<p><i>0030</i>. AMRC Collection, Williams Afghan Media Project, Williams College, Williamstown, MA.</p> <div id="export-html"> <div class="chicagob"> <div class="hang"><i>26-13</i>. AMRC Collection, Williams Afghan Media Project, Williams College, Williamstown, MA.</div> <div class="hang">&nbsp;</div> <div class="hang">Albright, Senior Airman Rylan, and ISAF. &quot;Looking Out in Afghanistan.&quot; Digital image. Isafmedia's Flickr Photostream. Accessed September 5, 2010. http://www.flickr.com/photos/isafmedia/4737768883/.</div> <div class="hang">&nbsp;</div> <div class="hang">Arnesen, Marius. &quot;Gunnar Trying a Burqa - Herat, Afghanistan.&quot; Digital image. Marius Arnesen's Flickr Photostream. Accessed September 5, 2010. http://www.flickr.com/photos/anarkistix/4112252824/in/[email protected]/.</div> <div class="hang">&nbsp;</div> <div class="hang">Batoor, Barat Ali. &quot;&quot;Kite Runner&quot; in Kabul: 14 September 2009.&quot; Digital image. UNAMA's Flickr Photostream. Accessed September 5, 2010. http://www.flickr.com/photos/unama/3919091655/in/photostream/.</div> <div class="hang">&nbsp;</div> <div class="hang">Bluuurgh. &quot;Taliban-Torkham-2001.&quot; Digital image. Wikipedia Commons. Accessed September 5, 2010. http://commons.wikimedia.org/wiki/File:Taliban-Torkham-2001.jpg.</div> <div class="hang">&nbsp;</div> <div class="hang">Collet, U.S. Army Spc. Jeff, and ISAF. &quot;100308-A-9647C-113.&quot; Digital image. Isafmedia's Flickr Photostream. Accessed September 5, 2010. http://www.flickr.com/photos/isafmedia/4534100118/.</div> <div class="hang">&nbsp;</div> <div class="hang">DING, Dawei. &quot;GB2767_18.&quot; Digital image. Daweiding's Flickr Photostream. Accessed September 5, 2010. http://www.flickr.com/photos/[email protected]/4035703439/. <div>Creative Commons license: http://creativecommons.org/licenses/by/2.0/deed.en</div> <div>&nbsp;</div> </div> <div class="hang">Dupree, Nancy. <i>80-655</i>. Dupree Collection, Williams Afghan Media Project, Williams College, Williamstown, MA.</div> <div class="hang">&nbsp;</div> <div class="hang">Fekrat, Nasim. &quot;Hazara Woman.&quot; Digital image. Afghan LORD's Flickr Photostream. Accessed September 5, 2010. http://www.flickr.com/photos/sohrab_kabuli/2814898600/. <div>Creative Commons license: http://creativecommons.org/licenses/by/2.0/deed.en</div> <div>&nbsp;</div> </div> <div class="hang">Geo Swan. &quot;Taliban Fighters on a Pickup Truck.&quot; Digital image. Wikipedia Commons. Accessed September 5, 2010. http://commons.wikimedia.org/wiki/File:Taliban_fighters_on_a_pickup_truck.jpg.</div> <div class="hang">&nbsp;</div> <div class="hang">Huffman, Todd. &quot;The Road.&quot; Digital image. Todd Huffman's Flickr Photostream. Accessed September 5, 2010. http://www.flickr.com/photos/[email protected]/3819504701/. <div>Creative Commons license: http://creativecommons.org/licenses/by/2.0/deed.en</div> <div>&nbsp;</div> </div> <div class="hang">Lambert, Olly. &quot;Kabul Football Stadium.&quot; Digital image. Olly L's Flickr Photostream. Accessed September 5, 2010. http://www.flickr.com/photos/ollylambert/423940195/. <div>Creative Commons license: http://creativecommons.org/licenses/by/2.0/deed.en</div> <div>&nbsp;</div> </div> <div class="hang">Logari, Durai. &quot;More Nare Kele.&quot; Radio-Television Afghanistan Archives.&nbsp;</div> <div class="hang">&nbsp;</div> <div class="hang">McNeeley, Mass Communication Specialist Chad J., and U.S. Department of Defense. &quot;100330-N-0696M-108.&quot; Digital image. Chairman of the Joint Chiefs of Staff's Flickr Photostream. Accessed September 5, 2010. http://www.flickr.com/photos/thejointstaff/4476752207/.</div> <div class="hang">&nbsp;</div> <div class="hang">Millucci, Barbara. &quot;Afghanistan - Red Cross -.&quot; Digital image. Barbara Millucci's Flickr Photostream. Accessed September 5, 2010. http://www.flickr.com/photos/[email protected]/2168691015/. <div>Creative Commons license: http://creativecommons.org/licenses/by/2.0/deed.en</div> <div>&nbsp;</div> </div> <div class="hang">Montgomery, Carl. &quot;Darulaman Palace, Kabul Afghanistan, a Little Rocket Weary.&quot; Digital image. Carl Montgomery's Flickr Photostream. Accessed September 5, 2010. http://www.flickr.com/photos/carlmontgomery/3068050936/. <div>www.carlmontgomery.com/ ; Creative Commons license: http://creativecommons.org/licenses/by/2.0/deed.en</div> <div>&nbsp;</div> </div> <div class="hang">&quot;Phonograph Record Store.&quot; Digital image. Foreign Policy. Accessed September 5, 2010. http://www.foreignpolicy.com/articles/2010/05/27/once_upon_a_time_in_afghanistan.</div> <div class="hang">&nbsp;</div> <div class="hang"><i>Q-00492-19</i>. AMRC Collection, Williams Afghan Media Project, Williams College, Williamstown, MA.</div> <div class="hang">&nbsp;</div> <div class="hang"><i>Stone Upon My Soul (Russian Propaganda Film Showing Soviet Withdrawal from Afghanistan)</i>. Restored by Gregory Whitmore. Williams Afghan Media Project, Previously Unpublished.</div> <div class="hang">&nbsp;</div> <div class="hang">Tabios, Petty Officer 1st Class Ryan, and ISAF. &quot;090912-N-1175T-099.&quot; Digital image. Isafmedia's Flickr Photostream. Accessed September 5, 2010. http://www.flickr.com/photos/isafmedia/3960898469/.</div> <div class="hang">&nbsp;</div> <div class="hang">Unknown. &quot;020114-N-8242C-005.&quot; Digital image. Defenseimagery.mil. Accessed September 5, 2010. http://tinyurl.com/2ehm5j7.</div> <div class="hang">U.S. Navy, and ISAF. &quot;Taliban Use Mosque to Hide Weapons Cache.&quot; Digital image. Isafmedia's Flickr Photostream. Accessed September 5, 2010. http://www.flickr.com/photos/isafmedia/4850775420/.</div> <div class="hang">&nbsp;</div> <div class="hang">Waezi, Fardin, and UNAMA. &quot;Attack in Kabul: 18 January 2010.&quot; Digital image. UNAMA's Flickr Photostream. Accessed September 5, 2010. http://www.flickr.com/photos/unama/4284056235/in/photostream/.</div> <hr /> <div class="hang">Producer: Grace Norman</div> </div> </div> <p>&nbsp;</p>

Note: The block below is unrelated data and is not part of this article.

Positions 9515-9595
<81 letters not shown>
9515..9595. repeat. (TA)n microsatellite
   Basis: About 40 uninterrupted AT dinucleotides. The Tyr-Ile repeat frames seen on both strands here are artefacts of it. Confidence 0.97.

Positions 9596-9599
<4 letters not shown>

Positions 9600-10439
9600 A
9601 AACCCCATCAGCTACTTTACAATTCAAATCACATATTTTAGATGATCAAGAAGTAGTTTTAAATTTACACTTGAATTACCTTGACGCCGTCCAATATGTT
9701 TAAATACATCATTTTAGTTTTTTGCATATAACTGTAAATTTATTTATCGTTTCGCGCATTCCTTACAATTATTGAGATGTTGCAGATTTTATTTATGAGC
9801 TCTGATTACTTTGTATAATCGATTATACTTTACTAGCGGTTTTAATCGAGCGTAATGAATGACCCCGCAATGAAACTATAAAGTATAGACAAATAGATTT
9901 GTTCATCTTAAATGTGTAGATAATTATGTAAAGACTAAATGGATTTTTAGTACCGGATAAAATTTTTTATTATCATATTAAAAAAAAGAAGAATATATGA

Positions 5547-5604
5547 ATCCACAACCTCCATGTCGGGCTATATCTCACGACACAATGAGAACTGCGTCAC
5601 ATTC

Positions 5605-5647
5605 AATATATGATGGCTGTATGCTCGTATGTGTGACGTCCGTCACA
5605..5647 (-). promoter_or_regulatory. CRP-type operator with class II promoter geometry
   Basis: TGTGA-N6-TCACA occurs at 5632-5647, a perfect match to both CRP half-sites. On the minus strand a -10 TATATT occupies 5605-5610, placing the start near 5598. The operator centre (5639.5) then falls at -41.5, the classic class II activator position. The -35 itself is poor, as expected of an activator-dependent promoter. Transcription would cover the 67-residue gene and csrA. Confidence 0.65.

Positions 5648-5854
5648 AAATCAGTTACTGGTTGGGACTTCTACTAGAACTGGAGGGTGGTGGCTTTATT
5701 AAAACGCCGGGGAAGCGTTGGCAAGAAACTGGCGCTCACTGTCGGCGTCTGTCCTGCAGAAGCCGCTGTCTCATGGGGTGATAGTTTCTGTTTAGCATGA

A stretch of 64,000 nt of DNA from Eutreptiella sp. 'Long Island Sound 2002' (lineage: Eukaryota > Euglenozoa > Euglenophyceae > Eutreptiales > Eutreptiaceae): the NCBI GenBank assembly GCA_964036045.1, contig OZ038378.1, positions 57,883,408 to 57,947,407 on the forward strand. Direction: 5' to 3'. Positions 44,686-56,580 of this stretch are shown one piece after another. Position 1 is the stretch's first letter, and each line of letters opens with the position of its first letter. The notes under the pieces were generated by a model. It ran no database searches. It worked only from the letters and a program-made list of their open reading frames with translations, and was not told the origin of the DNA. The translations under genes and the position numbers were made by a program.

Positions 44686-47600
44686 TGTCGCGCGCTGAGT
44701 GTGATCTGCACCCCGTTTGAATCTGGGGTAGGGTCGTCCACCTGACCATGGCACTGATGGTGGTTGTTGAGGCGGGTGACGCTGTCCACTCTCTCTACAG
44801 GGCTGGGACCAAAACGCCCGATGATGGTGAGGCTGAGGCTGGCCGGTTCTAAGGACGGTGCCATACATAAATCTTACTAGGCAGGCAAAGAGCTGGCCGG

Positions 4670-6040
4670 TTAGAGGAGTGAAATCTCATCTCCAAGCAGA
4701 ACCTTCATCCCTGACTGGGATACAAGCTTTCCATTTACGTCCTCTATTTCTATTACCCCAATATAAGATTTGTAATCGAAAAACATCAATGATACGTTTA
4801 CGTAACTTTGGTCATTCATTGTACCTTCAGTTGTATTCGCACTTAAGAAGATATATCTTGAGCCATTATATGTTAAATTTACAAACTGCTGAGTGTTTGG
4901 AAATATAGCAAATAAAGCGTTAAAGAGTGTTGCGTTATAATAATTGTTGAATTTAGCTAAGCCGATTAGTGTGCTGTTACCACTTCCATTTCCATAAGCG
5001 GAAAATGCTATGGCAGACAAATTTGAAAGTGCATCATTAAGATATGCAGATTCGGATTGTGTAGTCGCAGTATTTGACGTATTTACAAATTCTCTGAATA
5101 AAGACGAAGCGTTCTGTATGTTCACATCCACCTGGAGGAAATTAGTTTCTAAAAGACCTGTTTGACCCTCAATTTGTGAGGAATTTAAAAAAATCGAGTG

Video Transcript: